Being a leader in these turbulent times is not easy and it also requires openness and adaptability. Flexibility – combined best with the ability to learn quickly and think critically – enables leaders to identify, analyze, solve and implement appropriate strategies for emerging challenges on an ongoing basis. If at the same time, the leader is able to help employees use these challenges positively in their daily work and accept the changes, then he will most likely be able to guide employees through these unstable times.
It is also crucial for the leader to ensure that the employee’s personal goals are linked in a fairly clear way with the goals of the company. This is important because it leads to a sense of purpose and meaningful work, as well as supports motivation to work.
Self-awareness of the leader is equally crucial, as it allows to build trust in the organization and at the same time supports the personal development of employees. When a leader shows that he is aware of his strengths and weaknesses – that is, he knows what activities he does well and which … he is better off delegating or developing – he creates an environment that encourages personal growth and honesty. On the other hand, building a culture of trust results in greater commitment among employees.
Moreover, a leader who is also aware of his values; is able to define them and live by them, is ethical and honest, inspires trust not only of employees, but also stakeholders and customers. I mention this for a reason. I believe that leadership based on values will gain in importance. The Great Resignation and the Silent Resignation clearly highlighted the need for more ethical leadership.
Last but not least, I would like to underline the value of mentoring. Authentic leaders should be mentors to their colleagues or subordinates. This is important if we want to make sure that we do not lack true leaders in the future!
When talking about leadership of the future, it can be seen that the previously common form of 'one-man-job’ is being abandoned increasingly often. You can still see companies, associations or institutions governed by 'one true master’ in our country, but more and more often inclusive leaders are put on the pedestal. What does this phrase mean to you?
For me, inclusive leadership is the type of leadership where team members are valued, invited to consider different perspectives, and creates an atmosphere where people feel that their opinions and contributions matter and improve the company.
It is a way of leadership that ensures long-term development of the company, because diversity and real involvement of employees and use of their ideas can provide a competitive advantage for the company.
It seems to me that it is easier to list such features than to put them into practice and reconcile different perspectives. What are your methods for inclusive leadership?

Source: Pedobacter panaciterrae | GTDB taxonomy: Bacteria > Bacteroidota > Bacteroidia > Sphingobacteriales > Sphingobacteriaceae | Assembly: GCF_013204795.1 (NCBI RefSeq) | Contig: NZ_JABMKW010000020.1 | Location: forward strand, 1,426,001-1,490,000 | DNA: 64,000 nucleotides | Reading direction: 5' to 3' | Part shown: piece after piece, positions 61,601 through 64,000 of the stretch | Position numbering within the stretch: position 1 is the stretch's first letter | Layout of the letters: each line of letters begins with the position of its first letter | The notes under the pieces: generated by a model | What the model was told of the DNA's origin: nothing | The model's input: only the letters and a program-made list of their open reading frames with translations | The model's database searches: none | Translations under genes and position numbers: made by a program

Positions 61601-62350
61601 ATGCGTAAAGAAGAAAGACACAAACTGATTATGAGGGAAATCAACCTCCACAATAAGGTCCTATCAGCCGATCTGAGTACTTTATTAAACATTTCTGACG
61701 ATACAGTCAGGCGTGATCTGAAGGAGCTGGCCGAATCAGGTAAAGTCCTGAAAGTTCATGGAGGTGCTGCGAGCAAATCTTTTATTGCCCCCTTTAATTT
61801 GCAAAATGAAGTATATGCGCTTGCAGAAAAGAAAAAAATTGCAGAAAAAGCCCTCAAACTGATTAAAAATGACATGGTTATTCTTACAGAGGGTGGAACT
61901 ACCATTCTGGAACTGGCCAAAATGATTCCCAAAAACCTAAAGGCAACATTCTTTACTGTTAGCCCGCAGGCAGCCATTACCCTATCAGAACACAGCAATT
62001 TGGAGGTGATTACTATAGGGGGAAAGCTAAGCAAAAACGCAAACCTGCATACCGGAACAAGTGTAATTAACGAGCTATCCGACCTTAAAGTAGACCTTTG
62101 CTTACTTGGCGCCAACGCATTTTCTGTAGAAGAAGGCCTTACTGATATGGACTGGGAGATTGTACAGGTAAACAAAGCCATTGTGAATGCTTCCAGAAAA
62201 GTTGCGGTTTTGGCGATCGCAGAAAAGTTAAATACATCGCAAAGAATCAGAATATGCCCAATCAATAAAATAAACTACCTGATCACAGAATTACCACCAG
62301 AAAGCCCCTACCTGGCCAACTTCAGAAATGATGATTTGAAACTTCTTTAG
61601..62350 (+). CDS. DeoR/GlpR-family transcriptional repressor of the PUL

I believe that the methods that work particularly well in the pursuit of inclusive leadership are primarily:
- valuing diversity and creating space for co-workers to participate personally and fully engage in team work and the decision-making process,
- leading a team, solving problems, generating solutions, making decisions, introducing changes and innovations so as to maintain a balance between the needs of different people,
- awareness and courage in overcoming one’s own exclusionary beliefs as well as organizational barriers.
Self-awareness, freedom in building relationships, implementing changes and achieving a common vision help a lot in taking such actions.
Has mentoring been important on your path to inclusive leadership? Have any people you met along the way had a special influence on you?
I remember as if it was yesterday – although it has been a long time since graduation – prof. Jan Antoszkiewicz, a lecturer in heuristic methods, who carefully created space for his students to solve problems, generate solutions and create innovations, allowing us to face our beliefs and make decisions in a friendly, error-free environment.
So I am fully aware of how important support is and what vital role mentoring can play in development. And not only for the mentee but also for the mentor It may be worth mentioning here that for many years I have been involved in mentoring processes as a mentor (first as a co-founder of the Professional Women Network, but also as a Vital Voices mentor), helping others to use their own potential. This is an inexhaustible source of satisfaction for me. However, I also highly value the opportunity to learn from my mentee,
In my opinion, mentoring is a fantastic process that supports development of all parties involved. It is a process that gives courage, provides motivation and allows you to broaden horizons, and good mentors should be an integral part of every leader’s development.
An aspect of diversity that is of interest to you is also diversity by age. We currently have many generations on the labour market with a different way of looking at the world and its future. How to combine them and bring out the best aspects of each generation?
Communication and mindfulness are key here. Of course, there are many differences between generations, which have been an increasing problem in recent years, especially since in some companies we have as many as 5 generations.